Top 3 Coffee Storage Sins That You Should Stop Right Away

There are very few things in life better than waking up every morning to the smell of freshly brewed coffee at home. Some people love coffee because of the invigorating effects of caffeine it provides while other people simply can’t resist its taste and aroma.

 

There are many ways to make your coffee. Some people prefer French presses to drip coffee machines. Others prefer a healthy dose of creamer, while other people drink their coffee exclusively black. Whatever is your preference, there’s one thing all of us coffee lovers should do perfectly, and that’s how to store your ground coffee properly.

To preserve maximum freshness, you should consider external factors, such as air, moisture, heat and light. This is because the conditions in which you store your coffee beans have a huge effect on your final brew’s flavour, aroma, and mouthfeel. With this in mind, it should be obvious that storing your coffee properly is not a straightforward process. 

Here are three coffee storage mistakes that you should stop doing, and ways to salvage your coffee supply immediately.

 

1. Not using airtight containers

Your beans deteriorate easily when it is exposed to air. After getting a pack of ground coffee, it is recommended to store a small quantity separately in a container as a daily supply. This way, the number of times that the bulk of the coffee are exposed to oxygen is reduced, allowing you to extend your coffee’s shelf life by slowing the process of deterioration.

2. Keeping them in their original container

Many coffee products are stored in vacuum-sealed containers within paper bags for its rustic charm and the paper’s ability to let you smell the aromas of the coffee inside. However, once you open the container, there’s generally no way to reseal them effectively.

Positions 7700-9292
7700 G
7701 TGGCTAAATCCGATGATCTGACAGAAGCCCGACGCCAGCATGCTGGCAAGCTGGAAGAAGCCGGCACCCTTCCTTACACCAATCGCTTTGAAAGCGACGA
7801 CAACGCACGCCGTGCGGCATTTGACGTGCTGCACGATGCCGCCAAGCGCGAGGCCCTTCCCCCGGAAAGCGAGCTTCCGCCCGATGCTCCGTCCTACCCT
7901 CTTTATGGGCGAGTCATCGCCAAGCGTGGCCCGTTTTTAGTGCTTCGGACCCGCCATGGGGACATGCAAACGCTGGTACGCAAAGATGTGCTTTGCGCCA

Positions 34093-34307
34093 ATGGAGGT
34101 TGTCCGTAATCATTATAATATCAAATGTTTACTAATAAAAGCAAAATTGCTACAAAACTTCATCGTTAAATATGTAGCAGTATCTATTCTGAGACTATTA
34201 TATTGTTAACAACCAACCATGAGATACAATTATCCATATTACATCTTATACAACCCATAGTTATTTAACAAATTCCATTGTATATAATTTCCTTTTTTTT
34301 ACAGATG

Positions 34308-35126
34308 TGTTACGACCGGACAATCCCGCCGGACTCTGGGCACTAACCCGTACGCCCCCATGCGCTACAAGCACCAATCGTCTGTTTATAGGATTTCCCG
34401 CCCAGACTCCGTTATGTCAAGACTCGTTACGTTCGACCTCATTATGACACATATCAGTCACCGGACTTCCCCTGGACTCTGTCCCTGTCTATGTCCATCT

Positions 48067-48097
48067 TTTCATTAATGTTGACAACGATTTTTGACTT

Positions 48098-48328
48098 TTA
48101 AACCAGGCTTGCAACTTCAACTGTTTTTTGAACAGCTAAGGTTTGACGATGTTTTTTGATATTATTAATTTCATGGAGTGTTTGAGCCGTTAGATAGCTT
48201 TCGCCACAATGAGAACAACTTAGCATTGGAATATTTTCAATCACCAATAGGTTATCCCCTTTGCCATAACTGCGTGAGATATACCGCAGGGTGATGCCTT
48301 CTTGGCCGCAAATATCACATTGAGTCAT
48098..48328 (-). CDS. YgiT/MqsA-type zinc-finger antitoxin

If your preferred coffee product comes in a paper bag, you should take them out as soon as you get home and pour its contents into a large airtight canister. This helps you control the moisture, which is ground coffee’s biggest enemy.

For your containers, the best material you can use are airtight jars made of ceramic or glass because of its neutral properties. Metal and plastic containers are made reactive materials, which may add a strange taste to the coffee. However, since you do want to keep your stock away from sunlight, you may prefer ceramic jars. If you only have a glass container, the best way to store your coffee is inside a dark cabinet or drawer, away from direct sunlight.

3. Freezing without vacuum sealing

Freezing is a good way to keep your ground coffee fresh for a long time—but only if you vacuum seal it first! Without a vacuum seal, the moisture inside your freezer will make its way to your ground coffee, crystallize, and contaminate it with various odours.

As a rule of thumb, you should store your ground coffee in an airtight plastic container, vacuum seal it, and then place it inside your freezer. Ground coffee stored this way can extend its shelf life for up to four to five times its original shelf life!

Conclusion

Ideally, you should only be buying the amount of coffee that you can consume within two to three weeks. This is to ensure that you are consuming the coffee in its freshest state. However, given the circumstances, it’s understandable that you may want to limit your trips to the grocery.

In this case, you should avoid doing the three things we specified above, and store your coffee in a dry, airtight, and preferably dark container. For longer-term storage, do not forget to vacuum seal your product before freezing to lock in your coffee’s invigorating aroma for later.  

 

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